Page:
Thanks to /u/devoz for sharing this one with me.
So I’m with Devoz and he thinks “Hey, TOModera has skipped some Port Charlottes. I better remedy that.”
And like any playthrough of any Final Fantasy game, he has plenty of remedies at the end of the day.
Bruichladdich Port Charlotte PC7 Sin An Doigh Ileach is the 3rd in the PC line, released in the 7th year of making Port Charlotte, the peated line at Bruichladdich (that isn’t super peated). Like others, this is made up of multiple barrels, however they didn’t give us the specifics.
The Gaelic this time means, according to the website “It’s the Islay way, and may it never change.” Or rather that’s what’s written. Google Translate tells me “That’s the way”, which may mean that it has a Dire Straits stuck in it’s head.
Rather this is a dedication to all the hard workers who lived on an Island before all the modern conveniences of today made it liveable. Honestly I’d be freaking out the second the Wi-Fi was slow.
Let’s see how this tastes, shall we?
Price: No longer available
Age: 7 years
Number of Bottles: 24,000
Colour: 2.5Y 8/10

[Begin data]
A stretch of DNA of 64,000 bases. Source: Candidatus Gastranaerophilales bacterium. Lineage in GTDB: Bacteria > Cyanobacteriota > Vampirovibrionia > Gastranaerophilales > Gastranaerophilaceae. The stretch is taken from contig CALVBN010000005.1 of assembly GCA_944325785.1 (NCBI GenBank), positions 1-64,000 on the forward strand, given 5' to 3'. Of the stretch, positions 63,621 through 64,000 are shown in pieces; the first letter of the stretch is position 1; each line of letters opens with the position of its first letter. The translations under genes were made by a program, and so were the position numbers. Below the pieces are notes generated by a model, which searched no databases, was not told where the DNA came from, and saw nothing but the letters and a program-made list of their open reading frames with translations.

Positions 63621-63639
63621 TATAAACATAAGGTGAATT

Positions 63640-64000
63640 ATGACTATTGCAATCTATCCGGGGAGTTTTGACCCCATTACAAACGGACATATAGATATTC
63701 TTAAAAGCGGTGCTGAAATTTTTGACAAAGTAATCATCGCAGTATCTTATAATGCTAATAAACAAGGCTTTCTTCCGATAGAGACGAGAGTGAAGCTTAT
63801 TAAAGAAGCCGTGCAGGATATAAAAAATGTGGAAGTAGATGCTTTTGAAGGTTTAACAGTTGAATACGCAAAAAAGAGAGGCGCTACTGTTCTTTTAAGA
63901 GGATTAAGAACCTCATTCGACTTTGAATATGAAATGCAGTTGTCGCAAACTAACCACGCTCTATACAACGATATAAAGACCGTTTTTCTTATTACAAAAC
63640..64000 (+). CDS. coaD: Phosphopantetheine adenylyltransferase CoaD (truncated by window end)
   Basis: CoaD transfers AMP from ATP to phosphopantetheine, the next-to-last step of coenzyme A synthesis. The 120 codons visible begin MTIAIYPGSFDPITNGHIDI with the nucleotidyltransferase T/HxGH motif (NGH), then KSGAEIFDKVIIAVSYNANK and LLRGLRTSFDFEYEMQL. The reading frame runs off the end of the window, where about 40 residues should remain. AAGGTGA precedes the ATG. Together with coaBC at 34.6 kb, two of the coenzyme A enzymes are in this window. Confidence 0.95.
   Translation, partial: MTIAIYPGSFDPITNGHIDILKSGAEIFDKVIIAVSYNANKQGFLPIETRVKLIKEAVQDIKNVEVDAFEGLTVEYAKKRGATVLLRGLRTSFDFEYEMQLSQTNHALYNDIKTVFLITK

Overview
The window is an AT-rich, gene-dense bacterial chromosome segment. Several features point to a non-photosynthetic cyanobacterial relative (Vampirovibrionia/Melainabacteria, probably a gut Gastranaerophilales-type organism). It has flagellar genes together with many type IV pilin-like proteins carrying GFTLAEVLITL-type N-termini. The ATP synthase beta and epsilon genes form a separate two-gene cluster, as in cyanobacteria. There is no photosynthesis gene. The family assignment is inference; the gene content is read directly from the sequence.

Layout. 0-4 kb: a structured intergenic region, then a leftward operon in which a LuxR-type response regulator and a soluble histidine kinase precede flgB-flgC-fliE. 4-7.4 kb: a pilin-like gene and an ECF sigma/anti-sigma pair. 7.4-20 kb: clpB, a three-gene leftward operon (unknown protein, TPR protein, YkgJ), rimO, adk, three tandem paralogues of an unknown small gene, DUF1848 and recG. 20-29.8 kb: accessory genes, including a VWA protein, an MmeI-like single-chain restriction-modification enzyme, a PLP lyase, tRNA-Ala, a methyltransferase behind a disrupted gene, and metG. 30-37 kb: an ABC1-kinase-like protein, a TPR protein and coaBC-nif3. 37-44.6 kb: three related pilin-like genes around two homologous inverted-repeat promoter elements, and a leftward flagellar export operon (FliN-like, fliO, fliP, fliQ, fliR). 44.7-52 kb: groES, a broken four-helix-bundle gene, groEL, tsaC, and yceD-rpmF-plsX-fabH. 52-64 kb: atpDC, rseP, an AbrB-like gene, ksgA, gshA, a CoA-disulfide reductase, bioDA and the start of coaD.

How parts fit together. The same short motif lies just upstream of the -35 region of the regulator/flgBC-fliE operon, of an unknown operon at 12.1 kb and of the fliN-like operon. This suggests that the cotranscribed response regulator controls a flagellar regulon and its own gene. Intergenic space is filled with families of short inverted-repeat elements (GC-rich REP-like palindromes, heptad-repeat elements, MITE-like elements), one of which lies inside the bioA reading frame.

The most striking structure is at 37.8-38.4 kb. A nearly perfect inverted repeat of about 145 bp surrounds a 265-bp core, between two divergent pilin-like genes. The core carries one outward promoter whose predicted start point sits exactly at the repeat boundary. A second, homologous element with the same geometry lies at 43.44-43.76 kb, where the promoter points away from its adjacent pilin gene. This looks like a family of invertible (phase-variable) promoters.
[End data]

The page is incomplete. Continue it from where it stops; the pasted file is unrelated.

Nose: Bread, funk, creme brulee, cherry foam, brine, lemon soap
Interesting, young whisky. What they’ve been able to coach from this is quite impressive, and reminds me of a Kilchoman at the age. They’ve coached some funk from it. It’s still brash for a young whisky, though there’s some surprising elements.
Love the light cherries here. And the amount of molasses that’s developed.
Taste: Salty caramel, anise syrup, nutmeg, canned pears
Gone are the young, bread forward funk and acidity, here now we have… a syrup based mouthfeel and lots of spice? More Autumn flavours?
Odd, that’s for certain. Nothing save the caramel and brine ties the two together. You at least get that tenuous rope to climb back. That said, I’m a sucker for Autumn, so my bias is showing and I don’t care.
Finish: Brine, cloves, cinnamon, pear, brown butter, grass
Better transition here, even with my bias. The brine comes first, the spice ties back, and the grass isn’t a huge surprise (especially at the parties I go to).
Again, Autumn flavours abound. The peat has morphed well into cinnamon and cloves, which I prefer.
Conclusion: I went into this expecting, as one does from a “working on it” dram, a whisky that still needed work. What I ended up with is a whisky that only has to tie the nose to the taste and finish more concisely, with lots of Autumn flavours filling in the blanks.
This is a spicy flavour bomb. Good brine, good caramel, and an odd, fun nose. I have to take off marks for the nose not selling me correctly on the rest, however only a few. This was very nice to drink, and makes me interested in the rest of the PC line more than as a curiosity.
Scotch review #739, Islay review #170, Whisky Network review #1223
1001 Whiskies You Must Taste Before You Die review #345